The influence of Englishmen has given France arguably the greatest collection of courses on Continental Europe. While Tom Simpson’s considerable legacy is evident at the likes of Morfontaine, Fontainebleau, Chantilly and Hardelot, Harry Colt also bequeathed world-class courses at Le Touquet and here at Saint Germain. It is quite a tally, forming the backbone of our Continental top 30. Devotees of Colt’s work will undoubtedly lap up this pedigree course on the western outskirts of Paris.
Here, Colt – who worked with great success in the Netherlands as well as prolifically in Britain and Ireland at Portrush, Hoylake et al – squeezed every last drop of inspiration from the site he was given.
As a result, it is arguably one of his most admirable pieces of work. The land with which he was given to work was flat and featureless, leading Colt to use the ‘fill’ from the construction of the railway line that runs through the course to add interest to the terrain.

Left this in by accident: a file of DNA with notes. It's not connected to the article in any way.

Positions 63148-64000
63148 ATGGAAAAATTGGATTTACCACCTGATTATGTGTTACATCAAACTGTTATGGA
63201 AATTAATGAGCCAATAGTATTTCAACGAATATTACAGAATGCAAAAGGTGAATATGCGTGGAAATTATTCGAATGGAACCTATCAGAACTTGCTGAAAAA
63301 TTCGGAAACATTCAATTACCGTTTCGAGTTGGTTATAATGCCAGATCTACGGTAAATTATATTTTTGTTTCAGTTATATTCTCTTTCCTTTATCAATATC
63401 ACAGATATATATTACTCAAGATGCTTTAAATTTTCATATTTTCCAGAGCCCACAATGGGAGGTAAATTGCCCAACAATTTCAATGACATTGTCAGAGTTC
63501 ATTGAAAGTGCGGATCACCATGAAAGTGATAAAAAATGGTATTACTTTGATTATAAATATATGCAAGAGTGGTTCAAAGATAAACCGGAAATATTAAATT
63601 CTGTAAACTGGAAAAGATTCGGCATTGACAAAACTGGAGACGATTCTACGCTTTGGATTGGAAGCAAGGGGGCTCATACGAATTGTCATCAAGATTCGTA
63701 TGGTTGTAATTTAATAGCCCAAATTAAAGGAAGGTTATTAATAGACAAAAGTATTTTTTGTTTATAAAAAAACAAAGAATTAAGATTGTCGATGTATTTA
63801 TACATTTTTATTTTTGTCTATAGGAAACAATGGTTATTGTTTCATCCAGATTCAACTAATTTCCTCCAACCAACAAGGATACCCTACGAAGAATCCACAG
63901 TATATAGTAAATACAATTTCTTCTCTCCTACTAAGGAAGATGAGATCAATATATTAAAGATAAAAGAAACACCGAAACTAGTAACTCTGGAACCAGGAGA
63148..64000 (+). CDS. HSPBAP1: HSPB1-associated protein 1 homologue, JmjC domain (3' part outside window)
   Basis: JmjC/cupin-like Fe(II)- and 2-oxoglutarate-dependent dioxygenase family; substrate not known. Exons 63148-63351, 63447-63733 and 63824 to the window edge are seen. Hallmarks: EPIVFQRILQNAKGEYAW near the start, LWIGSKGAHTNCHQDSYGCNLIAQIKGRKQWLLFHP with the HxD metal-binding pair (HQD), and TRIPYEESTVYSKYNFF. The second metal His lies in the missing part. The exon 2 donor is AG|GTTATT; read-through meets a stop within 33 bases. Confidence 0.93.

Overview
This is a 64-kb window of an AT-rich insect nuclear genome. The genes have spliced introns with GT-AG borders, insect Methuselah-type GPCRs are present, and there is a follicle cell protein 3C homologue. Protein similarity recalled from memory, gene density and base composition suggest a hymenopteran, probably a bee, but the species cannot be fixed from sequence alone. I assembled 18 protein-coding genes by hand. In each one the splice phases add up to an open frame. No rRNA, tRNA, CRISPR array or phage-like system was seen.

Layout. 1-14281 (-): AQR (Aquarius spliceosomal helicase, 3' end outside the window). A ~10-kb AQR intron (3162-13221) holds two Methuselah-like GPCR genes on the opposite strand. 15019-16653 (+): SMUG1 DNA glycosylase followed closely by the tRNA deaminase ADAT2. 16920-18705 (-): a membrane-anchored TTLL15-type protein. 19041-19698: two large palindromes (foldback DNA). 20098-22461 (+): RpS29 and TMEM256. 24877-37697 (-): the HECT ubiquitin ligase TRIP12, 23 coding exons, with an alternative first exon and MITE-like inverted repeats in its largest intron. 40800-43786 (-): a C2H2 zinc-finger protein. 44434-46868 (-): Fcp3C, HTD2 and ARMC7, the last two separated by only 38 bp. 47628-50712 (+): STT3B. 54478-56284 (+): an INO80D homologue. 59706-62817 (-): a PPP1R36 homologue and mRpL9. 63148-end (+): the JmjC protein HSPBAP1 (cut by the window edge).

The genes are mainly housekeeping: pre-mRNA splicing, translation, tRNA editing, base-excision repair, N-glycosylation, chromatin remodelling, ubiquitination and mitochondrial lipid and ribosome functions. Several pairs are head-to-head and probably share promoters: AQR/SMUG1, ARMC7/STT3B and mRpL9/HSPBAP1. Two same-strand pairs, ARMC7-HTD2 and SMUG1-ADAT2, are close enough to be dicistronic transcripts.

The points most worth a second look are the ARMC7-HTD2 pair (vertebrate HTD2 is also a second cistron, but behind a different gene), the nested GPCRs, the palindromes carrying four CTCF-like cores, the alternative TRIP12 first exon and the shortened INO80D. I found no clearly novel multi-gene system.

The green complexes are brilliantly funky and a real feature of Saint Germain. There are no sea views here, but the eccentric greens and their surrounds have a beauty of their own, as well as being so entertaining to play on.
There are some classic scenes among them, and some of my favourite green complexes on the continent. Looking at what Colt did in those primitive times for digging, pushing and shaping, one wonders how courses in the latter half of the 20th Century got things so badly wrong.
In addition to greenside contouring, Colt also incorporated many more bunkers than he usually would – here there are more than 100 bunkers – to add definition, visual interest and strategy.
It hardly needs saying – given Colt began his designs by finding the prime locations for his par 3s and consequently they are often his course’s highlights – but that is certainly the case here.
The 5th is a particular high, the kind of hole you want another go at if you’ve made a mess of it the first time. Saint Germain is a traditional but friendly club and they are encouragingly keen to emphasise their Colt heritage.
A sympathetic tree management programme has given the course a more open feel – though still not to how it was when Colt left here – and as a result the turf has improved further owing to better air flow and light.
It is a rock solid top-20 entry in Continental Europe and for that France, Paris and Saint German can give thanks to the great Englishman who created it in the 1900s.